Index cards also encourage natural pen-and-paper study, which is important. On Anki, it’s not as easy to do so.

Anki Reviews

The third daily portion is Anki reviews. I used this deck. One key in a good RTK deck–as I and others have discovered–is the inclusion of crowed-sourced stories from the Kanji Koohi forums ( If you simply cannot think of a good story, this deck has the two most-upvoted stories for it, which is very very useful for backup. A good deck also shows stroke order, to make sure you’re seeing it outside of the pages of RTK. If you would like to make your own deck, that’s cool too.

First and foremost, a card in Anki should be on a lapse of 5 days–that is, the first time you see a kanji in Anki is 5 days after you first studied it out of RTK. Why? Recall that the Review Set is on a two-day lapse. With a 5-day lapse in this manner, we have already invoked spaced repetition, by seeing it once 2 days after, then 3 days after that. This drills in the kanji as soon as possible. As a result, Anki reviews should be fairly quick and easy as kanji are already “half-learned.”

Because there are often 80-100 reviews per day, I partially tackled this by finding morning time in four ways:

  • Start as soon as I opened my eyes in the morning. Instead of going on Reddit, crack open Anki on your phone, and make a dent before getting out of bed!
  • Breakfast should already be made and require no time in the morning, if possible. I make overnight oats the night before (delicious, healthy, cheap, zero effort) which just require me to retrieve them from the fridge.
  • While eating breakfast, I lay in bed doing reviews.
  • My job is flexible in that I can flex my work hours. For example, 8-5 or 9-6, or maybe 10-7. I utilized this it to push more time into the morning for reviews. Also, set an alarm for maybe 15 or 20 minutes before you need to get up, to allow for wake-up and review time–a helpful LPT in general.

You will likely not get all reviews done by the end of the work day. After work, just make sure the Anki reviews are finished before going to bed. You can do this by doing them while eating dinner, for instance. Otherwise, you quickly run the risk of falling faaaar behind, as often reviews are 80-110 per day. You should be 40%+ percent after work done on average days.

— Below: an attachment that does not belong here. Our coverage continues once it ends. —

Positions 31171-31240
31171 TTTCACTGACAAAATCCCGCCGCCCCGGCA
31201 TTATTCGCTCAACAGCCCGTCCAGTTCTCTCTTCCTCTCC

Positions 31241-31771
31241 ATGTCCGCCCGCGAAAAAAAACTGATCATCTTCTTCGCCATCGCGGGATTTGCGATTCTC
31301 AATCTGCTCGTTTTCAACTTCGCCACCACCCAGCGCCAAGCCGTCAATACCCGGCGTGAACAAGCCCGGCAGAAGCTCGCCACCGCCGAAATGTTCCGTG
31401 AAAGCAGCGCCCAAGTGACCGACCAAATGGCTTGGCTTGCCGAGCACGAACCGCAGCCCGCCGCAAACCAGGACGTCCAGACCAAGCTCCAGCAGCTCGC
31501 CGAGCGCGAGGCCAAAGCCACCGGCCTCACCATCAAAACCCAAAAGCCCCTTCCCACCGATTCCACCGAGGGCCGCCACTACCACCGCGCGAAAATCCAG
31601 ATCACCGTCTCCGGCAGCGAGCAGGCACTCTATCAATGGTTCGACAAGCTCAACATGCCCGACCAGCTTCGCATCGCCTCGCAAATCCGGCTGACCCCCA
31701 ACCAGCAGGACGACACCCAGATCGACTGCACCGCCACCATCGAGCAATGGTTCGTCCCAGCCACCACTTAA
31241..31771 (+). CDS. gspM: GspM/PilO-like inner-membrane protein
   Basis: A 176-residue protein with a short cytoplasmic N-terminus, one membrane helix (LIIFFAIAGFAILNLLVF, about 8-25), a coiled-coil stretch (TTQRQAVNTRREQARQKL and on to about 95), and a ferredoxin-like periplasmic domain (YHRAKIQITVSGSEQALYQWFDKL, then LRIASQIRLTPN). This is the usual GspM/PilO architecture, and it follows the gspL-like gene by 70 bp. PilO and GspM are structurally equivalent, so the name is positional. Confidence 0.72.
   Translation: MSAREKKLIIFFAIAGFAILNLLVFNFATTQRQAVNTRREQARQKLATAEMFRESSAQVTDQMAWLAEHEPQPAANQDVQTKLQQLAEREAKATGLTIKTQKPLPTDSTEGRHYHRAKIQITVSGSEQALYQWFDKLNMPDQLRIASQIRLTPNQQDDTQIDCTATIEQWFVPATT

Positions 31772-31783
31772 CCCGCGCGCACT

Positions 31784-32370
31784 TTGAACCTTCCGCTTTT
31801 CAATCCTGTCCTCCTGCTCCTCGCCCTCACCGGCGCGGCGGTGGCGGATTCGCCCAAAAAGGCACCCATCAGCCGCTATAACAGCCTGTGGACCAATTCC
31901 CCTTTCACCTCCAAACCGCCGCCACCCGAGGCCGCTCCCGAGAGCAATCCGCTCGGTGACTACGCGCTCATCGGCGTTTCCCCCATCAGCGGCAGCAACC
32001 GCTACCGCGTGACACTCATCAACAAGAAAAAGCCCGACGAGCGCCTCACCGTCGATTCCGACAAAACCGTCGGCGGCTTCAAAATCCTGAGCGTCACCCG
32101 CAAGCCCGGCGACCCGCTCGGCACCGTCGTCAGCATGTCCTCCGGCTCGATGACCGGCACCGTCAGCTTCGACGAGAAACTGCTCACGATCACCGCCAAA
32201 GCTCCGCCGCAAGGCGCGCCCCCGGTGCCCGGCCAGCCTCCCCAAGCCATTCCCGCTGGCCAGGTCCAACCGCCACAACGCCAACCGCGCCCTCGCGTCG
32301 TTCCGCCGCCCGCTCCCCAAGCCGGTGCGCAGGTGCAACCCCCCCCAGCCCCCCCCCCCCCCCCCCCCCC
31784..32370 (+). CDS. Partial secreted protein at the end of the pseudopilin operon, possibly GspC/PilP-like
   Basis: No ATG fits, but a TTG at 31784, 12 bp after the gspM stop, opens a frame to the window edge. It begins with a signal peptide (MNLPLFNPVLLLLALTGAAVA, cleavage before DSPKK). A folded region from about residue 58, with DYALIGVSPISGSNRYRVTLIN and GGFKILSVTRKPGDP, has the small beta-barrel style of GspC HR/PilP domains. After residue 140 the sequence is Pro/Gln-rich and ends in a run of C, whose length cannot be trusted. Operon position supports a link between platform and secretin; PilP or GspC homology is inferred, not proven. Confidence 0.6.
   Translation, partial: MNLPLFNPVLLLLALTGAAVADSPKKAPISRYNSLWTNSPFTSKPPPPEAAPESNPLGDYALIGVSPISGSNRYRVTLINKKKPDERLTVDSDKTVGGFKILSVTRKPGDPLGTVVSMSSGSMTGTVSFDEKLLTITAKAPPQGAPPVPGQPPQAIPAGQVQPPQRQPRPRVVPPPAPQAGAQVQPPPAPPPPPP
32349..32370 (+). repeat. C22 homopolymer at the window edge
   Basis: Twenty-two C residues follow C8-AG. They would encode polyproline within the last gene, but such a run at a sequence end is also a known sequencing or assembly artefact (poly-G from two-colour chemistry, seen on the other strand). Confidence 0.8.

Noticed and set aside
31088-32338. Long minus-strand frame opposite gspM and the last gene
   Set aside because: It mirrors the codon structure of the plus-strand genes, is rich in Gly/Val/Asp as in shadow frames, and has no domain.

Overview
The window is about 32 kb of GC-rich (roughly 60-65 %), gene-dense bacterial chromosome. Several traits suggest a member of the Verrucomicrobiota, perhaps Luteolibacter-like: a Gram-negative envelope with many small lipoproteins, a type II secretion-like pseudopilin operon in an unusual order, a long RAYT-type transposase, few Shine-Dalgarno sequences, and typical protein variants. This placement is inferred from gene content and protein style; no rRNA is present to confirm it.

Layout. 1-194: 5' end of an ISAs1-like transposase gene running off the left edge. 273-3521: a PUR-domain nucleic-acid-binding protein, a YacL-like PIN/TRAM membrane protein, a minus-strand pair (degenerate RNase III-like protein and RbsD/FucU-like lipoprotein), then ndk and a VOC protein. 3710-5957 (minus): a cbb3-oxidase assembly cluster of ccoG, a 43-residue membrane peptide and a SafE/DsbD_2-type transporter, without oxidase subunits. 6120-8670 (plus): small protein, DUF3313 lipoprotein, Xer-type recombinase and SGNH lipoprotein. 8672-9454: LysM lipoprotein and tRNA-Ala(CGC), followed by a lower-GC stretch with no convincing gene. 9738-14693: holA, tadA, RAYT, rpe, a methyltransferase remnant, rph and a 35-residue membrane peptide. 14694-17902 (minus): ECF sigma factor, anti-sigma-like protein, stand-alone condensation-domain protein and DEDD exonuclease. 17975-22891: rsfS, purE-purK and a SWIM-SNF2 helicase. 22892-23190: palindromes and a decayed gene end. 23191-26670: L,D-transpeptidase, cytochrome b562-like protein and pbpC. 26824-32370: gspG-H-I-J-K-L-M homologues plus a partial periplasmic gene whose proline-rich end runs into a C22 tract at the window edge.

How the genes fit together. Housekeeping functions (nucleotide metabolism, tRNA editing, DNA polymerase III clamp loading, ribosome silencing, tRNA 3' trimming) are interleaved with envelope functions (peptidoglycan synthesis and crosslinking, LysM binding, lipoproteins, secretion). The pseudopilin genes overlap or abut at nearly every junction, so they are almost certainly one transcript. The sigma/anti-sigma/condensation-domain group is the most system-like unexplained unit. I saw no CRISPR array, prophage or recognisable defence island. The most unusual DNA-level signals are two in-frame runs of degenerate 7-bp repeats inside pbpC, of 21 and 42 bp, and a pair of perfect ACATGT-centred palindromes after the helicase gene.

I worked by suspending all 2200 cards, and un-suspending up to the Kanji frame number I’ve learned. This makes sure no kanji I haven’t see are shown accidentally shown in Anki, by working too fast.

This 5-day lapse may get out of sync if you don’t study 20 newies one day, for example. It will take some occasional grooming to keep it in line, but I found it often evens itself out if you can sometimes push more than 20 a day.

I had a custom setting as pointed out by Matt of Matt vs. Japan in a video I can conveniently no longer find: Set the lapse interval to 25% instead of 0%. Why? Because we already have been reviewing kanji in multiple different ways, and using the strengths of RTK of long-term memory, it’s a good trade-off to have a card keep momentum instead of resetting purely to nothing.

The Sunday Review

Monday-Saturday, aim for 20 kanji a day, plus Review Set, plus Anki as outlined above. Sunday is break day. This is directly taken from the post that inspired my method at the beginning. On Sunday, take all the index cards for that week (100-115), shuffle them, and do a formal review one-by-one like the Review Set, but write them all down once from your story, and keep track your retention rate. A failure is when you can’t write it perfectly from your story. Aim for 80%-85%.

The ones I recorded were (Format: Failed/Total : Retention %):

  • Week of 2/4: 7/138: 95% (First week of 2-day lapse reviews)
  • Week of 2/11: 8/80: 90%
  • Week of 2/18: 17/98: 82%
  • Week of 2/25: 19/117: 83%